Stay on designated trails to reduce the chance of picking up seeds and mud that carry invasive plants. (Photo submitted)

Stay on designated trails to reduce the chance of picking up seeds and mud that carry invasive plants. (Photo submitted)

Invasive plants: These boots are made for walking

Tools and tips for preventing invasive species while enjoying the outdoors.

Warmer weather and longer days likely means you’re heading outdoors to hike, bike, fish and explore the backcountry. Did you know recreational activities can be inadvertent vectors of invasive plant spread? If you’re planning on hopping in your boat, on your bike, horse, motorized vehicle or are merely going for a hike, please follow these simple actions to prevent invasive plant spread in our beautiful outdoor areas:

Come clean by removing plants and mud from your footwear, gear and pets before exploring. It’s important to prevent the spread of invasive species from your property to natural areas. This is particularly true if you have a garden at home or invasive plant infested pasture; seeds may be lodged in your boots or your pet’s fur.

To remove plant burrs from pet fur, apply a little bit of coconut oil to the burr, pinch the burr until it breaks up, and then comb it out.

Stay on designated trails to reduce the chance of picking up seeds and mud that carry invasive plants. Staying on trails also helps keep our native plant communities and ecosystems healthy and strong, enabling them to resist invasive plants.

When you go off-trail, the resulting ground disturbance provides prime habitat for invasive plants, who are likely to establish, and out-compete, our native plants.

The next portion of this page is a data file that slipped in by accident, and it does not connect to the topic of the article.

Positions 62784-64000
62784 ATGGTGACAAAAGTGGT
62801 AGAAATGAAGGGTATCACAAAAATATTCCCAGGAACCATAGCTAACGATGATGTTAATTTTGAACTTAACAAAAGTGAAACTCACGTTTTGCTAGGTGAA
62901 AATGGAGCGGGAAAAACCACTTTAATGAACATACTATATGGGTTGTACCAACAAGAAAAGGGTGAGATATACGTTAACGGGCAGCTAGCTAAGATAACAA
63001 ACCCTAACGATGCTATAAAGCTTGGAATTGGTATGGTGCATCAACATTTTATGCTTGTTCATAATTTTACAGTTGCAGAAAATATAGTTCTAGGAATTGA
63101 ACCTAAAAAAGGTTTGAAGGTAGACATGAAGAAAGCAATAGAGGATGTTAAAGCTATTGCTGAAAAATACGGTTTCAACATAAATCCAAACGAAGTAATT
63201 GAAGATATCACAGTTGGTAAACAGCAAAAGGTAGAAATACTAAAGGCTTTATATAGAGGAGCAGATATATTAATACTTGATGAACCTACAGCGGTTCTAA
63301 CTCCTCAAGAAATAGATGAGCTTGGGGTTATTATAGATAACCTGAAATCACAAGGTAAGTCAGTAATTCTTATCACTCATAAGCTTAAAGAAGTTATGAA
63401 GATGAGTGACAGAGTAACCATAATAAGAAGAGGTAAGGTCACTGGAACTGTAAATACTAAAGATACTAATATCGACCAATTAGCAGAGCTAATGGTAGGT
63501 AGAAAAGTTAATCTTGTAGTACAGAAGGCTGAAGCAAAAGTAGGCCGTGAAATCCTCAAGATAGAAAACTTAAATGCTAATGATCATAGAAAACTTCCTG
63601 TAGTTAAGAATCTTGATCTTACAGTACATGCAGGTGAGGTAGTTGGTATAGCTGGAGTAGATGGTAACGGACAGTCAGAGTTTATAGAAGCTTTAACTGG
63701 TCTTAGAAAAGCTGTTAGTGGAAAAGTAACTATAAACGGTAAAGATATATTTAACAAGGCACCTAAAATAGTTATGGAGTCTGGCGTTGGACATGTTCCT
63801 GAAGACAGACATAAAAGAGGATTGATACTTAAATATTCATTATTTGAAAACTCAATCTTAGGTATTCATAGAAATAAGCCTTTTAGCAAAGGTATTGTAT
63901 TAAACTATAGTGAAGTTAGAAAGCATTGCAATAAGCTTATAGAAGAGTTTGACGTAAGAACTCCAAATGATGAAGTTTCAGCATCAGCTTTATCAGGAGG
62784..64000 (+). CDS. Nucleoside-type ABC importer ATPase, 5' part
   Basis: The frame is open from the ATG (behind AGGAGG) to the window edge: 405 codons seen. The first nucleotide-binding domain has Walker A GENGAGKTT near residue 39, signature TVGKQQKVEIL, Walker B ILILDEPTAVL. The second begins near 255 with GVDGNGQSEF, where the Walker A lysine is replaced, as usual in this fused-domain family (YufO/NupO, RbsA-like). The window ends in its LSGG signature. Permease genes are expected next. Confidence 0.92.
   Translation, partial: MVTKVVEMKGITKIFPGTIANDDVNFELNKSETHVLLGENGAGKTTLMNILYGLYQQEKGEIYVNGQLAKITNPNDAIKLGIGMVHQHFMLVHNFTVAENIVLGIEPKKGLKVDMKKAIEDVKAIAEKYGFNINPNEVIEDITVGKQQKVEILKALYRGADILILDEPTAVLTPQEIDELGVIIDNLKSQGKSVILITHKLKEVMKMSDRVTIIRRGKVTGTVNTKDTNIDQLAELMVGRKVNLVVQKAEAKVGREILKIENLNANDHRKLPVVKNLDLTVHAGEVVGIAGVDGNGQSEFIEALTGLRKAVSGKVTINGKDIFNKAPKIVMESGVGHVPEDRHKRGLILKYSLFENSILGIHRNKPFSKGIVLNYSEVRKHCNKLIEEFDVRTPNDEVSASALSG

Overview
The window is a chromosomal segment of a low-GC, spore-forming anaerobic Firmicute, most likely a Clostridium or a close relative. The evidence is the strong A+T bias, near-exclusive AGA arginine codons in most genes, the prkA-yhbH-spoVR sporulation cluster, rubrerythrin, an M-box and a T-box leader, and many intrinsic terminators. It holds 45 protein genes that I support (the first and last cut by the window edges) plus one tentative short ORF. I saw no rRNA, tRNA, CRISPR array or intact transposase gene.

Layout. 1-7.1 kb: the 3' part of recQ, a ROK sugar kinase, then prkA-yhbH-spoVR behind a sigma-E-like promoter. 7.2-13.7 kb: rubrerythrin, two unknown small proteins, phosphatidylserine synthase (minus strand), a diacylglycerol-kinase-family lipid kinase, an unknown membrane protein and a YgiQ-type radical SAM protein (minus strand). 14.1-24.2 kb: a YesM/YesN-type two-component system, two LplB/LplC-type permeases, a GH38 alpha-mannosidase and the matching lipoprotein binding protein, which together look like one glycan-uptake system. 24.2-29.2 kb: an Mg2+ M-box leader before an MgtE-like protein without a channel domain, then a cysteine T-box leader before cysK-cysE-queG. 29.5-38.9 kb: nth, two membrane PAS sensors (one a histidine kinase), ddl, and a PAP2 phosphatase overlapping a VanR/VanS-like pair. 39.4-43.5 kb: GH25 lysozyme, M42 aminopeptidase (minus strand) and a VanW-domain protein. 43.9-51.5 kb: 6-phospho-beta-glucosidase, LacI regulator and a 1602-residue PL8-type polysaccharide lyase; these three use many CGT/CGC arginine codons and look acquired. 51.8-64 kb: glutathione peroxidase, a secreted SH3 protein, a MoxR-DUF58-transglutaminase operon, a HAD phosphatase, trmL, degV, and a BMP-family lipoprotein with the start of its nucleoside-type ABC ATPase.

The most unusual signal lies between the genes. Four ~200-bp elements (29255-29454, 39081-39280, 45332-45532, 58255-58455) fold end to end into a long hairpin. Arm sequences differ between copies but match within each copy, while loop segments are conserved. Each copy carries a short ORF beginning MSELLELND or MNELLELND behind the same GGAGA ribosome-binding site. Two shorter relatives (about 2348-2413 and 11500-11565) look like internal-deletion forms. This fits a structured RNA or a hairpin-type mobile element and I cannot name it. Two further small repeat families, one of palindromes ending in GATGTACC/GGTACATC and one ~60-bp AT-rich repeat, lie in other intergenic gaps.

Don’t pick wildflowers. Picking wildflowers can result in two outcomes: The spread of invasive species; and/or the weakening native plant community’s seed source. The best adventures are ones that leave only footprints. If you spot an eye-catching plant, take a photo.

Bring in clean resources such as weed-free hay for your horses and locally sourced firewood for your camp. All firewood should be sourced from no further than 20 kilometres to prevent the spread of invasive insects, such as emerald ash borer. This forest pest can naturally disperse about 10 kilometres per year, but with the help of humans it can travel 90 kilometres per hour!

Leave clean by removing plant and muds from your footwear, gear and pets after exploring. If you are on the water, practice Clean-Drain-Dry (https://stopaquatichitchhikers.org) to prevent the spread of aquatic invasive species. Be sure to dispose of unwanted bait in the garbage.

Catherine is the Education and Outreach Coordinator for the Thompson Nicola Invasive Plant Management Committee (on Facebook @TNIPMC). This season, articles are dedicated to Stopping Invasive Species in Your Tracks! Tools and tips for preventing invasive species while enjoying the outdoors. Look for more resources at www.tnipmc.com